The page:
Who imagined they’d wake up to a Grammy morning in 2019 where Tanya Tucker has more nominations than Taylor Swift? Where Bruce Springsteen’s most acclaimed album since “The Rising” gets zero nominations, but a far less publicized release by Bon Iver is up for both album and record of the year? Where the Jonas Brothers, Maren Morris and Tyer, the Creator are all limited to one minor nomination each, but H.E.R. has racked up five, for the second year in a row?
The Grammy nominations have once again proven worthy of all the gasps of surprised elation or distress we can give them. Some of the things that made you go hmmm:
SNUB: Taylor Swift gets just three nods
Swift, a two-time album of the year winner (as recently as “1989”), fell from grace with the Grammys with her last album, “Reputation,” which only got one minor nomination. That she got three this year for “Lover” could be seen as an uptick from that, but it’s not much of one for a project that was expected to compete in all the top categories. She got a song of the year nod for the title track, but was shut out of album and record of the year, somewhat inexplicably on a project even those who were left a little cold by “Reputation” seemed to love. It’s mindboggling to wonder what it’ll take for Swift and the Grammys to ever, ever get back together in a major way.
SURPRISE: Bon Iver is big-time in two out of three top categories
The group’s “I,I” peaked at No. 26 on the album chart and hasn’t been any kind of major force in the critical year-end rankings so far. Yet you’d think they were the band of the moment from their Grammy showing in the top categories. “I,I” is up for album of the year, to the shock of every prognosticator, none of whom had it on their radar. That same shock goes for “Hey, Ma” contending for record of the year. (The album is also up for best alternative music album, and there’s an additional nod, not going to the band itself, for best recording package.) Somebody up there on a Grammy committee really likes them.
SNUB: Maren Morris almost gets shut out of the country categories, let alone the top ones
According to virtually every forecaster, the country star was a shoo-in for an album of the year nod for her sophomore album, “Girl” — which just won that at the CMA Awards last week — and possibly record and song of the year for the title song, which was a rare No. 1 for a woman in the country format. The Grammys didn’t much care about whether Morris was killing it against the odds in her genre, though. Stunningly, she got just one mention, for her duet with Brandi Carlile, “Common,” as best country duo/group performance.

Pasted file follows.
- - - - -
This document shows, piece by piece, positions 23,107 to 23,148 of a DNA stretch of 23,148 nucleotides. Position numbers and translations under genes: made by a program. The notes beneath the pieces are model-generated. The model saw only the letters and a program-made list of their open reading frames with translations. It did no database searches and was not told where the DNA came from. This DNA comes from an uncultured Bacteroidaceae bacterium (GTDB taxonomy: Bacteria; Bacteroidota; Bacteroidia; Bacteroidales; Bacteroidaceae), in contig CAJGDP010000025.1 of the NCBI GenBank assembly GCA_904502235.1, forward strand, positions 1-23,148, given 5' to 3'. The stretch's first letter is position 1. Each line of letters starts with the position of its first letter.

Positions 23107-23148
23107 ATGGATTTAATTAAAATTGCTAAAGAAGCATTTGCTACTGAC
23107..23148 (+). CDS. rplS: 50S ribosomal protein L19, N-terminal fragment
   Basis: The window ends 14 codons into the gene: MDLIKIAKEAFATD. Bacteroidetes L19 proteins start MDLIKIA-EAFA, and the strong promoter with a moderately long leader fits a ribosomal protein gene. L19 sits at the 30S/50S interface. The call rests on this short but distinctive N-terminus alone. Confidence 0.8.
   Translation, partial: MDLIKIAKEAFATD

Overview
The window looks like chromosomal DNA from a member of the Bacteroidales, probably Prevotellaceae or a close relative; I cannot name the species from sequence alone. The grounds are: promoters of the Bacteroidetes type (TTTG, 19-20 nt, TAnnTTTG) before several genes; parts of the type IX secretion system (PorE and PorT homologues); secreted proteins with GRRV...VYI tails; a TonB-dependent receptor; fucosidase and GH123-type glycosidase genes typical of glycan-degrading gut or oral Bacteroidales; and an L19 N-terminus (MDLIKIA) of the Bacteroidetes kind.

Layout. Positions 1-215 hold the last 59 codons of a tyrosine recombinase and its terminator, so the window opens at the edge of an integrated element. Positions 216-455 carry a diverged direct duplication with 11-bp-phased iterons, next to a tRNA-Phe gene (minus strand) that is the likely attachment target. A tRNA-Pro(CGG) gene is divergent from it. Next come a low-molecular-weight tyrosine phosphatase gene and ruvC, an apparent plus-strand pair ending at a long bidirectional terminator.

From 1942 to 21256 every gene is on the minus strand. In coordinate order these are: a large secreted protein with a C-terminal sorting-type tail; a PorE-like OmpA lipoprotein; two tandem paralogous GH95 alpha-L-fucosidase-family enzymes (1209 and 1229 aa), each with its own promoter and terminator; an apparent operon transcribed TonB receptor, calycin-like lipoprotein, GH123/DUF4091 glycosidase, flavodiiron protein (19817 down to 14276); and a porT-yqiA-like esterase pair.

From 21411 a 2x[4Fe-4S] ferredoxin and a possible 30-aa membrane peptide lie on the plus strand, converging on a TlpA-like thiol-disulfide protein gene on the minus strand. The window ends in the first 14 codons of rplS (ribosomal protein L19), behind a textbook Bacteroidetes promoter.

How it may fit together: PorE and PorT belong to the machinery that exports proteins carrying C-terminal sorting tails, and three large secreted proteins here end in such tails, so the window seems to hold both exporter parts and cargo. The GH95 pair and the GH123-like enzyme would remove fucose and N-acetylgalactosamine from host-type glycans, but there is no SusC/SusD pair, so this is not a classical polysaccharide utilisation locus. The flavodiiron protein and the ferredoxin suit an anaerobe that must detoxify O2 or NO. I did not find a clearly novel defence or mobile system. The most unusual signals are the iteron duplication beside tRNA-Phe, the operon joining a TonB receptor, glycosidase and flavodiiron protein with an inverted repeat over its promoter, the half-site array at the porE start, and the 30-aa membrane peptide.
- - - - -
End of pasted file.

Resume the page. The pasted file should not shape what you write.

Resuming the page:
SURPRISE: Tanya Tucker faces a new Grammy dawn with four nominations
Obviously, hooking up with Carlile (see Morris, above) is a fast track to success with Grammy committees. Tucker was expected to be a contender in the country categories with her Carlile-coproduced and –cowritten album, “While I’m Livin’,” and she was, with three nominations in the genre categories. But the shock was in the song “Bring Me My Flowers” getting a nomination in the all-genre song of the year category (with credit shared between Tucker, Carlile and Brandi’s band members Tim and Phil Hanseroth). In the over-40 category, where Grammy nominations are increasingly rare, Tucker is the belle of this year’s ball.
SNUB: Bruce Springsteen’s “Western Stars” meets an empty sky
Springsteen hasn’t been as well reviewed since 2002’s “The Rising,” and he even had a movie version of the album in theaters recently. But Jimmy Webb-esque departure from form or not, the Grammy committees didn’t want to know about it. He last won a Grammy in 2010.
SURPRISE: The Grammy nominations are H.E.R.’s to lose… again
Last year, H.E.R. was one of the big Grammy shocks with five nods. There was no reason to expect a rerun of that this year, because that’s the kind of multi-nom coronation that the Grammys usually only hand out to a young artist once — plus, her follow-up album this year, “I Used to Know Her,” peaked at No. 86. But from the way she picked up five for the second year in a row, including a rare trifecta in the top album, record and song categories, you’d think she was one of the blockbuster artists of our time. If the Grammys have their way, she’ll become one yet.
SNUB: Rock bands you’ve heard of
The Black Keys and Raconteurs may have both had their latest albums top the sales chart upon release — and the former act is selling out arenas — but neither got a single nod. And Springsteen, as previously noted, or other veteran rockers like Sheryl Crow? Forget about it. Tool and the 1975 did at least sneak in there with one nomination each. Vampire Weekend was the only rock act of any renown the Grammys had any real love for, getting a nomination for album of the year as well as showing up in the alternative category. The Keys’ Auerbach also got a nod for producer of the year for his work on a multitude of projects and shared in some of his client Yola’s nominations as producer/co-writer. But the Grammys’ interest in big-name, non-niche rock clearly continues to wane.
SURPRISE: Rock bands you’ve never heard of